Nuclear Safety Regulation: No Scope For Quick-Fix Clearance

Sam Rajappa | The Statesman

A JAPANESE parliamentary report on last year’s Fukushima nuclear disaster squarely blames the government and the regulators for effectively betraying the nation’s right to be safe from nuclear accidents. Kiyoshi Kurokawa, chairman of the Fukushima Nuclear Accident Independent Investigation Commission, said in the 600-odd-page report that Japan had embraced nuclear power with an unquestioning single-mindedness that left the industry immune to scrutiny by civil society. “Its regulation was entrusted to the same government bureaucracy responsible for its promotion. A tightly-knit elite with enormous financial resources had diminishing regard for people’s sentiments. This conceit was reinforced by the collective mindset of the bureaucracy by which the first duty of any individual is to defend the interests of his organisation. Carried to an extreme, this led bureaucrats to put organisational interests ahead of their paramount duty to protect public safety.” Kurokawa’s indictment of the Japanese government is equally applicable to the government of India and its atomic energy establishment.

The Atomic Energy Regulatory Board, India’s nuclear regulator, is a captive of the Department of the Atomic Energy, directly under the control of Prime Minister Manmohan Singh. The present chairman of AERB is SS Bajaj, retired executive director (safety) of Nuclear Power Corporation of India Limited. The advisory committees of AERB are filled with people retired from or serving in DAE, NPCL or BARC. The conflict of interest is obvious. A person who held a senior position in the regulated organisation has become the chief regulator. The funding of AERB comes from DAE whose nuclear installations are required to be regulated by AERB, severely compromising its independence. The lack of independence was manifest in Bajaj’s 10 August order granting clearance for “Initial Fuel Loading’ and ‘First Approach to Criticality’ of the first 1,000 MW unit of the Koodankulam Nuclear Project being set up with Russian collaboration at a cost of Rs 17,270 crore. Even before the AERB clearance, V Narayanasamy, minister of state in the PMO, had been telling the media that the Koodankulam plant will be commissioned on 25 August.

The Madras High Court, after hearing all sides on a batch of petitions seeking scrapping of the Koodankulam project, has reserved orders. Instead of waiting for the court’s order, AERB has granted clearance which is tantamount to committing contempt of court. According to the People’s Movement Against Nuclear Energy, which is spearheading a campaign against the Koodankulam nuclear power project, AERB has given an assurance to the Madras High Court that the post-Fukushima task force’s recommendations would be fully implemented in all the nuclear installations in India and that no fuel loading decision at the Koodankulam plant would be taken until then. What was the need for AERB to rush to grant clearance, brushing aside legality and propriety, except to please its political masters? After the oracle from the PMO has spoken and AERB under the Prime Minister’s charge has jumped the gun, judgment of the High Court has become redundant.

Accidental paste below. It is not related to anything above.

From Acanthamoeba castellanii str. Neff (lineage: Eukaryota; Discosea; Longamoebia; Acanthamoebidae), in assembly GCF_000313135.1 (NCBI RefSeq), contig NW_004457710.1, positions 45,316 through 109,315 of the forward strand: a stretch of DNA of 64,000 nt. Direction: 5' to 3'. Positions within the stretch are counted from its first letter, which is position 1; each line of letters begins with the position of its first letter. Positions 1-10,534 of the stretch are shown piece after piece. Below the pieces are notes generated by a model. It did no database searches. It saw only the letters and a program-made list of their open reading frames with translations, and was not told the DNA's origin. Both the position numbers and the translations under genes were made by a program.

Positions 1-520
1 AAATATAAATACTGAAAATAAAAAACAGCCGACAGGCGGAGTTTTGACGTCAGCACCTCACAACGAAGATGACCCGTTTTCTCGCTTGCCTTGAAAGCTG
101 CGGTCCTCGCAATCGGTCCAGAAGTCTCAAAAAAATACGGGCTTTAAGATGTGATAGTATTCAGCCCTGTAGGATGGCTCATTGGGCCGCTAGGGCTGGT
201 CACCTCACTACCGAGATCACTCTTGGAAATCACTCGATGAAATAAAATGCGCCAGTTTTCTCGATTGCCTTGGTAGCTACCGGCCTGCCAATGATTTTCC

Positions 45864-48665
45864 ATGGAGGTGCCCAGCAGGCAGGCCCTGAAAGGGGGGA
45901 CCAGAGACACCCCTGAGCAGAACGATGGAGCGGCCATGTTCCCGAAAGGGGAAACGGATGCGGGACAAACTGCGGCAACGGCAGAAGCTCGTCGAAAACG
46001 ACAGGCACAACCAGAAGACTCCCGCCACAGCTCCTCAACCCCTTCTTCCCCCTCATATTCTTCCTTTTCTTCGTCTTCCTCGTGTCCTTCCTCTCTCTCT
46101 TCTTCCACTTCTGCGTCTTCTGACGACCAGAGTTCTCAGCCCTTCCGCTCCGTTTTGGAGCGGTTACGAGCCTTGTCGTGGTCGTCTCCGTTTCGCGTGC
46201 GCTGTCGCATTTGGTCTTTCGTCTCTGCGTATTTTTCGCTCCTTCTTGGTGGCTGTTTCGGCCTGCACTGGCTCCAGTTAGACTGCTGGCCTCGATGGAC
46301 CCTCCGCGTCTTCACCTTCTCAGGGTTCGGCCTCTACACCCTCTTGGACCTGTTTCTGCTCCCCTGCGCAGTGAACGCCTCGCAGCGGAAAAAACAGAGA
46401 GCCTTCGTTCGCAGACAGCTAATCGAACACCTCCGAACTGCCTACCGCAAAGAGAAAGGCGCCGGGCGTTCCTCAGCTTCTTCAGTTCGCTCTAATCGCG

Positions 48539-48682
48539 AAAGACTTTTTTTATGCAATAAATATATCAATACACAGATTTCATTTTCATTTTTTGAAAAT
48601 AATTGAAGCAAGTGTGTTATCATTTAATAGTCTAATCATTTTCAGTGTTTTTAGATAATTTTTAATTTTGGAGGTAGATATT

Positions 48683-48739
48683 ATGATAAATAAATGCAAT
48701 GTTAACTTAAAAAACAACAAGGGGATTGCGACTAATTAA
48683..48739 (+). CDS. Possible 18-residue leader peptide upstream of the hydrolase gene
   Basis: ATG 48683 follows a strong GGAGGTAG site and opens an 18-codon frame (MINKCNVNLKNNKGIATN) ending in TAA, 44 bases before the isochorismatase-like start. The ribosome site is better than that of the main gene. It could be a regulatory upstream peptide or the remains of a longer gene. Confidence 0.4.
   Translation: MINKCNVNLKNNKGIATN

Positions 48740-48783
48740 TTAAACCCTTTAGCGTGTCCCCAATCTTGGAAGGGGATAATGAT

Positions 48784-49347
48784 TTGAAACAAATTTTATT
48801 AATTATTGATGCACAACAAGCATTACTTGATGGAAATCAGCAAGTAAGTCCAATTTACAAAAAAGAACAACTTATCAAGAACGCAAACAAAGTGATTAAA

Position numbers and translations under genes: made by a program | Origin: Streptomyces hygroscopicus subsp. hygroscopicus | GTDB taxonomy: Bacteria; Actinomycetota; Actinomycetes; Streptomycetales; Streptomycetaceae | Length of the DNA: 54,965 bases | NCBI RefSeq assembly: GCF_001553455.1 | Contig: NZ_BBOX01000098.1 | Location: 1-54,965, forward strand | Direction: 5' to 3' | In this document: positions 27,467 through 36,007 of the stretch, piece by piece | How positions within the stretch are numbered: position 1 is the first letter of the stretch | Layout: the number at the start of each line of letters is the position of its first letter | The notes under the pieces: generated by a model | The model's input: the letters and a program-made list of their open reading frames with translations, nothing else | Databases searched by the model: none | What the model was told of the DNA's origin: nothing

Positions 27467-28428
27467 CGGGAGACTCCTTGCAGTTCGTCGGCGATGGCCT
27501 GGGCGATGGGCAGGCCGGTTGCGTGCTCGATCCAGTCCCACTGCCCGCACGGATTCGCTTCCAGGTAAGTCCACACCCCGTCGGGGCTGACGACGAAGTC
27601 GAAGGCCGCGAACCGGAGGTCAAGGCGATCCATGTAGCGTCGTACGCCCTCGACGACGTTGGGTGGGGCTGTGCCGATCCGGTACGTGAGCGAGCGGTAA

AERB is the watchdog of nuclear safety in India. Under Indian laws and international conventions signed by India, AERB has failed to live up to its mandated obligations. Published documents show AERB has compromised on several counts in areas of nuclear safety because of its lack of independence. The charter of duties and functions of AERB include, among other things, ensuring compliance by the licencees with stipulated safety requirements and keeping the public informed of major issues relating to radiological safety. AERB had laid down certain rules and recommendations on adequate supply of fresh water for the Koodankulam nuclear plant before issuing authorisation for its construction. NPCIL has flouted these recommendations. Yet, AERB has granted clearance for loading nuclear fuel.